Either way, we are not talking about something that would be in any way desirable were it to come to pass.

I am very mindful that it is Christmas Eve; like millions of Australians, I’m spending today out and about, collecting the array of fine ingredients that I will tomorrow transform into a festive feast for family and friends that might otherwise befit a king. I’m self-trained to chef level, and cooking on this type of scale gives me a lot of pleasure: but it also necessitates my passage through a succession of popular and crowded public places.

And later, a trip to the local bottle shop for a bottle of nice red wine will precede my return to this column to talk about at least one more of the (unseasonal number of) political issues on foot at present: it’s been a busy time in politics and I suspect there won’t be a lot of down-time for those of us with our fingers on the pulse of what is going on over the Christmas period.

Mine is just one story among 24 million others in this country, and I relate it simply to illustrate how we, as Australians, would ordinarily go about our business at this time of year: and go about it we should, but with careful attention paid to anything or anyone that doesn’t really seem quite right.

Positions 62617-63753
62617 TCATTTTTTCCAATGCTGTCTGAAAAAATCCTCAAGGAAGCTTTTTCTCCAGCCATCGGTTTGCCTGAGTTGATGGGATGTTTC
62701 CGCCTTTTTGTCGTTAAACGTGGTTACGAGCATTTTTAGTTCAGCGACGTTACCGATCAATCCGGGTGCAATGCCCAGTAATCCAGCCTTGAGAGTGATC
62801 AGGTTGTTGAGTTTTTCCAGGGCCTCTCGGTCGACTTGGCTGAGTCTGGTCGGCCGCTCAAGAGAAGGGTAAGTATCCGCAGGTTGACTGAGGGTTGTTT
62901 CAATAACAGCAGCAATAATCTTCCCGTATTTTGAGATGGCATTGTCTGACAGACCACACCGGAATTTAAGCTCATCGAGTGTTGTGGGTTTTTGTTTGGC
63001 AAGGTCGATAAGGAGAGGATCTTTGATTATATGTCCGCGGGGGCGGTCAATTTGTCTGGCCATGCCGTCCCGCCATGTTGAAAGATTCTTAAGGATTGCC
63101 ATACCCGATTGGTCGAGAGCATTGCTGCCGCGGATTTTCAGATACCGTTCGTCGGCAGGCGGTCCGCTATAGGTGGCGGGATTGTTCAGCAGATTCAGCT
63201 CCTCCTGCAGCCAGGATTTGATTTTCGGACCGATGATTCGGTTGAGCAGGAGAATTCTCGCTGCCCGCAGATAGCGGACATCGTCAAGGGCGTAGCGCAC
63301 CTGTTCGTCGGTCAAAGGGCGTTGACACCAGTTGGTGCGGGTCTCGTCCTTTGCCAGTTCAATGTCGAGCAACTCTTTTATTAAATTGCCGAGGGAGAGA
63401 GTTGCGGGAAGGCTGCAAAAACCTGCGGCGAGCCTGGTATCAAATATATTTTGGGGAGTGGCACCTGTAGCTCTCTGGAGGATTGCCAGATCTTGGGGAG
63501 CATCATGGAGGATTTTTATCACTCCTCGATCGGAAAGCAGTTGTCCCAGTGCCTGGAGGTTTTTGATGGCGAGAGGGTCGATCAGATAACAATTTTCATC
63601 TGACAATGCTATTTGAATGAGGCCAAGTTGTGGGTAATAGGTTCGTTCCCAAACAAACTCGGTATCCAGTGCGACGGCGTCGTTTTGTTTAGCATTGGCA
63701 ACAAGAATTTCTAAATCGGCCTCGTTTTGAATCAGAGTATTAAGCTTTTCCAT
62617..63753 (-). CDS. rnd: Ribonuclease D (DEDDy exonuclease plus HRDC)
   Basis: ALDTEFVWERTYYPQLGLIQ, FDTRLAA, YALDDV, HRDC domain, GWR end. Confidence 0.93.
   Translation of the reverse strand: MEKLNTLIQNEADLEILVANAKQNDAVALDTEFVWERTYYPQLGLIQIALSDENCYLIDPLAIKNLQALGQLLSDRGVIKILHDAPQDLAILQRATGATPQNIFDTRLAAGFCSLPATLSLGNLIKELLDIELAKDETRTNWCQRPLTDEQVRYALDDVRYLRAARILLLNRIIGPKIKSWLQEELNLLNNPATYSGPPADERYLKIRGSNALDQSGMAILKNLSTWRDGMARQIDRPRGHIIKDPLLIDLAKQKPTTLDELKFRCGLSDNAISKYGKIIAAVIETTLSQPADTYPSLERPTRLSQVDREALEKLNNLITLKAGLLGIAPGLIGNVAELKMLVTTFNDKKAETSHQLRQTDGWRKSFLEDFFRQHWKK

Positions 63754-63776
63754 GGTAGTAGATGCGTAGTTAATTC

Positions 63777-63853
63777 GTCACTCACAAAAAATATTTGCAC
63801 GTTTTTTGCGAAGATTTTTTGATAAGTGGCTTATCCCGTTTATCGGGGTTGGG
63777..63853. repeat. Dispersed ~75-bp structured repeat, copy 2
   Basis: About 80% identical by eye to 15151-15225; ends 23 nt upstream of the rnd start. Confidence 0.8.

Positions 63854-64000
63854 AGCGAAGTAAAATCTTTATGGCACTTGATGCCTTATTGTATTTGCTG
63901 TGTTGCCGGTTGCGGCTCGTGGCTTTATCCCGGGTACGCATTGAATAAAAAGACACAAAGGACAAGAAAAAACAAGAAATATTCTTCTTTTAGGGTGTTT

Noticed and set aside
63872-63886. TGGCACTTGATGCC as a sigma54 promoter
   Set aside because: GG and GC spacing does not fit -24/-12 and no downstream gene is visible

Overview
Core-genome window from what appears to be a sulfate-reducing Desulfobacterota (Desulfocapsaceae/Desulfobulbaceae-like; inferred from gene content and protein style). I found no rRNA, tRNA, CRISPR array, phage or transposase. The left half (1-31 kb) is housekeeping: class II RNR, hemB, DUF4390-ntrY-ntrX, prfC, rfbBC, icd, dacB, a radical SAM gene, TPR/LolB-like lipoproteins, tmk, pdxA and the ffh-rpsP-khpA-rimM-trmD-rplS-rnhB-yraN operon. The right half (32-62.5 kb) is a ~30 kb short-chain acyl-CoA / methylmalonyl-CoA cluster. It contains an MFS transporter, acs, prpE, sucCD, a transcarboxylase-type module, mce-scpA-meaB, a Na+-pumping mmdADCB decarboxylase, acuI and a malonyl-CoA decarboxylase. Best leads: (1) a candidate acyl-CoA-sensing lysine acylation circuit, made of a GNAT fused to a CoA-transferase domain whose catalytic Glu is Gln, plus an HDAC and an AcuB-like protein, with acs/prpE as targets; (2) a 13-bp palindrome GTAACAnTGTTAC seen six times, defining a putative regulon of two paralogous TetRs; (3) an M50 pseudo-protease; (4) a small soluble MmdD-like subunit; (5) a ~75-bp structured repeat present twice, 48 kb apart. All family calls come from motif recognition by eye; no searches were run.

Nobody wants to frighten Australians. Yet nobody wants to ignore or whitewash the risks to them, either.

Sydney’s Daily Telegraph best sums up the situation — and the modest demand it places on ordinary men and women — in its Editorial this morning, noting that whilst this will (understandably) be a tense Christmas, it can also be a completely safe one.

I hope and believe this is the case.

But I do urge readers, their families and their friends, as they go about their business today and over the next little while, to pay attention to anything untoward, to be alert, and to report anything that could be construed as sinister.